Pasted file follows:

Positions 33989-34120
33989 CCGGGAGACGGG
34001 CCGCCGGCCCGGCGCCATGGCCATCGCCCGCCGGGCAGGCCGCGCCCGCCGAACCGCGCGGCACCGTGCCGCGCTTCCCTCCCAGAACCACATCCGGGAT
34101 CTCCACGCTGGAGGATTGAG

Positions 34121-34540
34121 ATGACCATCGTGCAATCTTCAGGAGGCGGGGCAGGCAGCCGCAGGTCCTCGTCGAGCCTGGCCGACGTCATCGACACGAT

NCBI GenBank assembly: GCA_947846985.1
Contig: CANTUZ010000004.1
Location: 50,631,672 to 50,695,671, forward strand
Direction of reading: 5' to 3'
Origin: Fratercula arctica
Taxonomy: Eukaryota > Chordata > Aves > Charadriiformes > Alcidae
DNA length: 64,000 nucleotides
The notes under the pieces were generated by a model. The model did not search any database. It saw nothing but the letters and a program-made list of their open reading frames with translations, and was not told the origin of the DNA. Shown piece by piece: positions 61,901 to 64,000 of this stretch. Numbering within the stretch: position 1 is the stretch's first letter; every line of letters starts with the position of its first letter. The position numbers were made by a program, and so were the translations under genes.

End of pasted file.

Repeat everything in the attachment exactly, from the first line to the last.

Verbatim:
Positions 33989-34120
33989 CCGGGAGACGGG
34001 CCGCCGGCCCGGCGCCATGGCCATCGCCCGCCGGGCAGGCCGCGCCCGCCGAACCGCGCGGCACCGTGCCGCGCTTCCCTCCCAGAACCACATCCGGGAT
34101 CTCCACGCTGGAGGATTGAG

Positions 34121-34540
34121 ATGACCATCGTGCAATCTTCAGGAGGCGGGGCAGGCAGCCGCAGGTCCTCGTCGAGCCTGGCCGACGTCATCGACACGAT

NCBI GenBank assembly: GCA_947846985.1
Contig: CANTUZ010000004.1
Location: 50,631,672 to 50,695,671, forward strand
Direction of reading: 5' to 3'
Origin: Fratercula arctica
Taxonomy: Eukaryota > Chordata > Aves > Charadriiformes > Alcidae
DNA length: 64,000 nucleotides
The notes under the pieces were generated by a model. The model did not search any database. It saw nothing but the letters and a program-made list of their open reading frames with translations, and was not told the origin of the DNA. Shown piece by piece: positions 61,901 to 64,000 of this stretch. Numbering within the stretch: position 1 is the stretch's first letter; every line of letters starts with the position of its first letter. The position numbers were made by a program, and so were the translations under genes.